“’Mutator’ bridges the gap between the past and present” Jared Artaud said, “It’s something we feel he would have been really proud of, seeing this lost album released today. In so many ways, his music is needed now more than ever.”

A fitting epitaph to the experimental spirit of Alan Vega, anyone who has ever enjoyed cult SUICIDE classics such as ‘Ghost Rider’ and ‘Frankie Teardrop’ will find much to savour on the eight tracks that form ‘Mutator’.


‘Mutator’ is released by Scared Bones Records on 23rd April 2021 in various LP formats as well as CD and digital, available from https://www.sacredbonesrecords.com/products/sbr271-alan-vega-mutator

https://www.alanvega.com/

https://www.facebook.com/officialalanvega/

https://twitter.com/alanvegahq

https://www.instagram.com/officialalanvega/


Text by Chi Ming Lai
20th April 2021

Lost Albums: RYUICHI SAKAMOTO Hidari Ude No Yume

Originally released in October 1981 by Alfa Records in Japan, ‘Hidari Ude No Yume’ was a product of Ryuichi Sakamoto’s most prolific year.

This period that followed his acclaimed second solo album ‘B-2 Unit’ in September 1980  came between two YELLOW MAGIC ORCHESTRA long players ‘BGM’ and ‘Technodelic’, although it is now widely known that Sakamoto was largely absent from the ‘BGM’ sessions. YELLOW MAGIC ORCHESTRA began as a one-off electronic disco project at the behest of Alfa Records to whom Haruomi Hosono, Yukihiro Takahashi and Ryuichi Sakamoto were already signed.

So the threesome always had solo projects running in parallel with what the public considered their main band and even played on each other’s solo albums. But ‘Hidari Ude No Yume’ saw Sakamoto collaborating more freely outside of his usual trio with a wider pool of musicians from a variety of backgrounds.

Recorded in Tokyo in Summer 1981 and highlighted by a photo on the back artwork, the project was based around the threesome of Sakamoto, co-producer Robin Scott of M fame and guitarist Adrian Belew who had worked with Frank Zappa and David Bowie. Meanwhile, lyrical contributions came from Shigesato Itoi, Tetsuro Kashibuchi and Sakamoto’s then wife Akiko Yano.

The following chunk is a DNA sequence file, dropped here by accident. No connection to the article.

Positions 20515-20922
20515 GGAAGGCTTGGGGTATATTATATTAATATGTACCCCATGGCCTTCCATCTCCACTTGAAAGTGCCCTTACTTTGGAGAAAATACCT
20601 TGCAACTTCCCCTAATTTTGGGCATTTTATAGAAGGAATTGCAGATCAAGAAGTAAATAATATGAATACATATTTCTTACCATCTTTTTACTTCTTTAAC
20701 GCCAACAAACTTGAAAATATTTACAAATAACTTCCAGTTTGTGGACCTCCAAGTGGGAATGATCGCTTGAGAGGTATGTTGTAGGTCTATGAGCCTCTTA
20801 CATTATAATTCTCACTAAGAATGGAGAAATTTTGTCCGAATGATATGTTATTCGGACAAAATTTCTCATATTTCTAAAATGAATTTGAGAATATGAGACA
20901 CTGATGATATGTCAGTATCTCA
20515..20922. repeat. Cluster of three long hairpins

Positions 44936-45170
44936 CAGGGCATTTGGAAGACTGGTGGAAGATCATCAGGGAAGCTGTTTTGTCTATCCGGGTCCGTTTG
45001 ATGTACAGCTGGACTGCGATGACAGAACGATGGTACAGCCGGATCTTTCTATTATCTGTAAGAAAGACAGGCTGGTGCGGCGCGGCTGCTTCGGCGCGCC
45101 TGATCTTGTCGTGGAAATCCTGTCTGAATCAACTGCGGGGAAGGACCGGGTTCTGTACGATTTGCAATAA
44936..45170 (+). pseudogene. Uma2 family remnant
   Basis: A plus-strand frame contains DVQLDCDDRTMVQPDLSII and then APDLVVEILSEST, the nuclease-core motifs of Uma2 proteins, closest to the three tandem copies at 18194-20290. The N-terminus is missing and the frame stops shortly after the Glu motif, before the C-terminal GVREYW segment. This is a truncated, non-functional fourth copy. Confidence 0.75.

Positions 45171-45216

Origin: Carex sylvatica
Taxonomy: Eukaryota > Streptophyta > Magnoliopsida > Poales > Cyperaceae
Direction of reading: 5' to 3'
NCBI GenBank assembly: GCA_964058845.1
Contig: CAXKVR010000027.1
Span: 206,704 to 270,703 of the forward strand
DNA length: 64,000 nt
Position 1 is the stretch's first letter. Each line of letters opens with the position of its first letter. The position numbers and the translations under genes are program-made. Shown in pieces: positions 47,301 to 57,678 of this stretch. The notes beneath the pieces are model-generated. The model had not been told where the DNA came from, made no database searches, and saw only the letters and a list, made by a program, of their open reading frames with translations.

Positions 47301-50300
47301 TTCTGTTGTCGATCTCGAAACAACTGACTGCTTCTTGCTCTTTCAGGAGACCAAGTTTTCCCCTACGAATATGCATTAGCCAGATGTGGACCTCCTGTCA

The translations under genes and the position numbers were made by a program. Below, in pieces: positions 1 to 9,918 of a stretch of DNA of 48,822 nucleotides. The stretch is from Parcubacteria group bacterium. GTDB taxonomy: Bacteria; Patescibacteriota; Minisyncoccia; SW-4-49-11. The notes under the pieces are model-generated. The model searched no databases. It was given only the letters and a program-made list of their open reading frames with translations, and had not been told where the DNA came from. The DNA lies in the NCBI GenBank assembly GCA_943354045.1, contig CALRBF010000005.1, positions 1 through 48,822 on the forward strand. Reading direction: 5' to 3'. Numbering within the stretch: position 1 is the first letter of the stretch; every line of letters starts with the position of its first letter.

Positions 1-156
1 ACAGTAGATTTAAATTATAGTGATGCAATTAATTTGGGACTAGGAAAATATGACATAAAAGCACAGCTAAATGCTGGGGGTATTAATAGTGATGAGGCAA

Despite the more organic spontaneous approach to ‘Hidari Ude No Yume’ after the rigid technological experimentation of ‘B-2 Unit’, Sakamoto still employed the programming skills of Hideki Matsutake aka LOGIC SYSTEM who had played a similar role in YMO’s pivotal albums. Sakamoto opted to record the album digitally on the new 3M 32 track recorder that Alfa Records had installed in its studios before mixing it in analogue.

Today, a bilingual crime drama such as ‘Giri / Haji’ can get commissioned by the BBC and receive critical plaudits while Anime and Manga are effectively part of the mainstream.

But in 1981, the world was very different world and anything artistic emerging from South East Asia often found itself Westernised to suit European and particularly American tastes. This was all despite the US success in 1979 of YMO which was achieved by taking a very Japanese approach.

Thus when ‘Hidari Ude No Yume’ was issued as Ryuichi Sakamoto’s third solo record proper in Japan, the interest in its Western collaborators saw Epic Records taking up its option for Europe via their arrangement with Alfa Records. However, when it was released in October 1982, the album came in a significantly altered version entitled ‘Left-Handed Dream’.